For a gay Syrian refugee living in Hamilton, Ont., disconnect and loneliness bring new challenges

August 26, 2016

By Alex Migdal, The Globe and Mail |

As he sits cross-legged on his apartment floor, Julian plays a video on his phone of a group of gay men at an underground party in Damascus.The men are clad in colourful outfits and dance to blaring Arabic music. Julian lost most of his belongings in the Syrian civil war and uses this old clip from a friend as a memory of home.

“You can see how it’s a very big [LGBTQ] community. Many, many people,” he says, smiling. “It’s beautiful. Here, we don’t have [that].”

Canada offers Julian a reprieve from a life of beatings, taunts and arrests. But as a gay Syrian in Hamilton, he faces a new host of problems, namely cultural disconnect and loneliness. Canada’s refugee efforts have largely focused on families with children; single people and, in Julian’s case, families of two, make up less than 15 per cent of the 1,000 Syrian refugees resettled to Hamilton this year. Single LGBTQ refugees such as Julian are an anomaly, and smaller cities in Canada lack the resources to support them.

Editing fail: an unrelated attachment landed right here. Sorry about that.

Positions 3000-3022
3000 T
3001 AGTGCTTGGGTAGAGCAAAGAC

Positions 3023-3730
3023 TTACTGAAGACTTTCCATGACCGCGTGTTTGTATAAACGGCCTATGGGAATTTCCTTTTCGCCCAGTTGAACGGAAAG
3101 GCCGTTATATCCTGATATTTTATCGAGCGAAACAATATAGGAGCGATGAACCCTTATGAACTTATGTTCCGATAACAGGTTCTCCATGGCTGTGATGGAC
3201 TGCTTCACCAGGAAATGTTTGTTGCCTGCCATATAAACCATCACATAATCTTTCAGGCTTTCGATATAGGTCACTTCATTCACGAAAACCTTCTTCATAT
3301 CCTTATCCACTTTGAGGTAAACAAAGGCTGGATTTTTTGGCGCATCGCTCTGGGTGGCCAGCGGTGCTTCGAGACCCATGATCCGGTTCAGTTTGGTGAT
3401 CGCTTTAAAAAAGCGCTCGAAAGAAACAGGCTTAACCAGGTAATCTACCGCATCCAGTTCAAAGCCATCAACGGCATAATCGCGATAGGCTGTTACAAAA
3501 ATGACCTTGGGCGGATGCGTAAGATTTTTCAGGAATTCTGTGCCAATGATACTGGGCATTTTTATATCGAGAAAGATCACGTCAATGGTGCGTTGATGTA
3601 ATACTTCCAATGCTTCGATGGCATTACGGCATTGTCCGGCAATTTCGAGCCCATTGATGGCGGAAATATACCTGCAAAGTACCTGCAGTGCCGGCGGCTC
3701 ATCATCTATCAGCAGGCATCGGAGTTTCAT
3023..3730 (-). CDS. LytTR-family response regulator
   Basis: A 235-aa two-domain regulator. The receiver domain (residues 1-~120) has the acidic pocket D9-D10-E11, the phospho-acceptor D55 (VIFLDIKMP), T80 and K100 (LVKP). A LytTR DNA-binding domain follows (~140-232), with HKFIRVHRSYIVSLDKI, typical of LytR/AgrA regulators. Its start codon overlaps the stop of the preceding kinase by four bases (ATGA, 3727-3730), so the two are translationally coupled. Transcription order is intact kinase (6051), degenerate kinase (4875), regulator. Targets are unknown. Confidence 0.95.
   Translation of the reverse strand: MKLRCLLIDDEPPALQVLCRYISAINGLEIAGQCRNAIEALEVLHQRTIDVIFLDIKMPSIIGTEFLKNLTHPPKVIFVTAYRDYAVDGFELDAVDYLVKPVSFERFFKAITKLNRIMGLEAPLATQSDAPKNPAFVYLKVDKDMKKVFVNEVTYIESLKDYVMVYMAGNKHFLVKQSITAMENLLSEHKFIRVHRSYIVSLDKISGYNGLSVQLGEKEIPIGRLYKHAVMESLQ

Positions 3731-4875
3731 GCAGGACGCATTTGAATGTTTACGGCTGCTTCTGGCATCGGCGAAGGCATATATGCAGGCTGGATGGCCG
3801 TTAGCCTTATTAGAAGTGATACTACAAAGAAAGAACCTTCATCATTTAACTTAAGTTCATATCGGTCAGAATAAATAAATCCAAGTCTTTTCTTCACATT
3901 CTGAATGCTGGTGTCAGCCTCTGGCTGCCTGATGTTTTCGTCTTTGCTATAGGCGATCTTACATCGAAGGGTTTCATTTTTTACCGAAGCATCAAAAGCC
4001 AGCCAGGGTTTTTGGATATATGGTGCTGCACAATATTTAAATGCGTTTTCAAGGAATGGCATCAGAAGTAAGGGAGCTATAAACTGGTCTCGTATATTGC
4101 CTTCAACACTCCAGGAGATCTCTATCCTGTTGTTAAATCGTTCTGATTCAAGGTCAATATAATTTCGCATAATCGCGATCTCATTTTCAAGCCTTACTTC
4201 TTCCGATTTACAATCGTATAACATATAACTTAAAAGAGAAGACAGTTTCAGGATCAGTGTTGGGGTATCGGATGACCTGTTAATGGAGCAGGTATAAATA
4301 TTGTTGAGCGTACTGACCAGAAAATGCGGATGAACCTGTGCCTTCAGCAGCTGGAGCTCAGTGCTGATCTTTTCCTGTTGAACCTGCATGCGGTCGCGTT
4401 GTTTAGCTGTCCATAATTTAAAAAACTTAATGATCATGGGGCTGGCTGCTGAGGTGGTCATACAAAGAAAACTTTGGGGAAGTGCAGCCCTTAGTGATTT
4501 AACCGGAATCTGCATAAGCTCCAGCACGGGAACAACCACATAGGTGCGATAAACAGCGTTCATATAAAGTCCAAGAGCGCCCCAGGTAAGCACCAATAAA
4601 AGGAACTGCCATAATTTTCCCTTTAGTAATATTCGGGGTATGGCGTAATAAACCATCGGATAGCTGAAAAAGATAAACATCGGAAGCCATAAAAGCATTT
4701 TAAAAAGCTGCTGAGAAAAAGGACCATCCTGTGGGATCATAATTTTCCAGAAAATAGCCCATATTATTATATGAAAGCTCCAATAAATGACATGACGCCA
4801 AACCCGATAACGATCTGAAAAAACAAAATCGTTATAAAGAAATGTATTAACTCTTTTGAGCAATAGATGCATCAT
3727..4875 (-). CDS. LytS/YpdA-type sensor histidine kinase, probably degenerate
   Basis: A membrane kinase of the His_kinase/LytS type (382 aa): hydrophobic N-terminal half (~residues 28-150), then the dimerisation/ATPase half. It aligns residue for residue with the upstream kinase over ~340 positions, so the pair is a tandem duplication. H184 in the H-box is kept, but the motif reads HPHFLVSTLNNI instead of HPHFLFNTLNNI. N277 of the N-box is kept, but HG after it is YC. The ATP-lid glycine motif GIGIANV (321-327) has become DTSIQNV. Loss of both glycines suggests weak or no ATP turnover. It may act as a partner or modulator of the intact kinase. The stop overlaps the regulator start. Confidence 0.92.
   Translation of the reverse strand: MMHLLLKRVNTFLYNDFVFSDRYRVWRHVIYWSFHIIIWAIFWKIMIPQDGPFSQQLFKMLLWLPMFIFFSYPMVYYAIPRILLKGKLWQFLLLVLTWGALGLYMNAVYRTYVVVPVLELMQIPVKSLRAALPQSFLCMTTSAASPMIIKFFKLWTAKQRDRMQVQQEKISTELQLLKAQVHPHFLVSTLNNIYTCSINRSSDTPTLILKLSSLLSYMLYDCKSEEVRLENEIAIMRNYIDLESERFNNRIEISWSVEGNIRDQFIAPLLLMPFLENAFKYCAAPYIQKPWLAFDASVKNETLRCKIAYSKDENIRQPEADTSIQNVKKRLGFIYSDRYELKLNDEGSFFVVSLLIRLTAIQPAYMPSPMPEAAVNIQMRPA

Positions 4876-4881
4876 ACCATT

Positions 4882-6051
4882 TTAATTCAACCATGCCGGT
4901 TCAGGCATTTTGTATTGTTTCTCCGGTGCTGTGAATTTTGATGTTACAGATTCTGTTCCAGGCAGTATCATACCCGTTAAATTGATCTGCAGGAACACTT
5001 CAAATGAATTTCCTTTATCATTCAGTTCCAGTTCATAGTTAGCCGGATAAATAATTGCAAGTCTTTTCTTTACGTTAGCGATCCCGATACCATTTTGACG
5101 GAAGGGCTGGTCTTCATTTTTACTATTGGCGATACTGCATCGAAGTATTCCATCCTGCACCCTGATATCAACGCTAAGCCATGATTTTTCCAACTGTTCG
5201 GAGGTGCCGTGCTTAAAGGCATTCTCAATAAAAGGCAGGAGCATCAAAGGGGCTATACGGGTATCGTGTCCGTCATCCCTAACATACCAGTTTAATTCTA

“Hamilton is not Toronto,” admits Justin Taylor, the executive director of Rainbow Railroad, a Toronto-based organization that works with four settlement teams who privately sponsor LGBTQ refugees. The needs of LGBTQ refugees differ, particularly with housing and health care, he says. Socializing is equally important. Taylor’s initiatives include regular potlucks with refugees and hosting LGBTQ sports teams.

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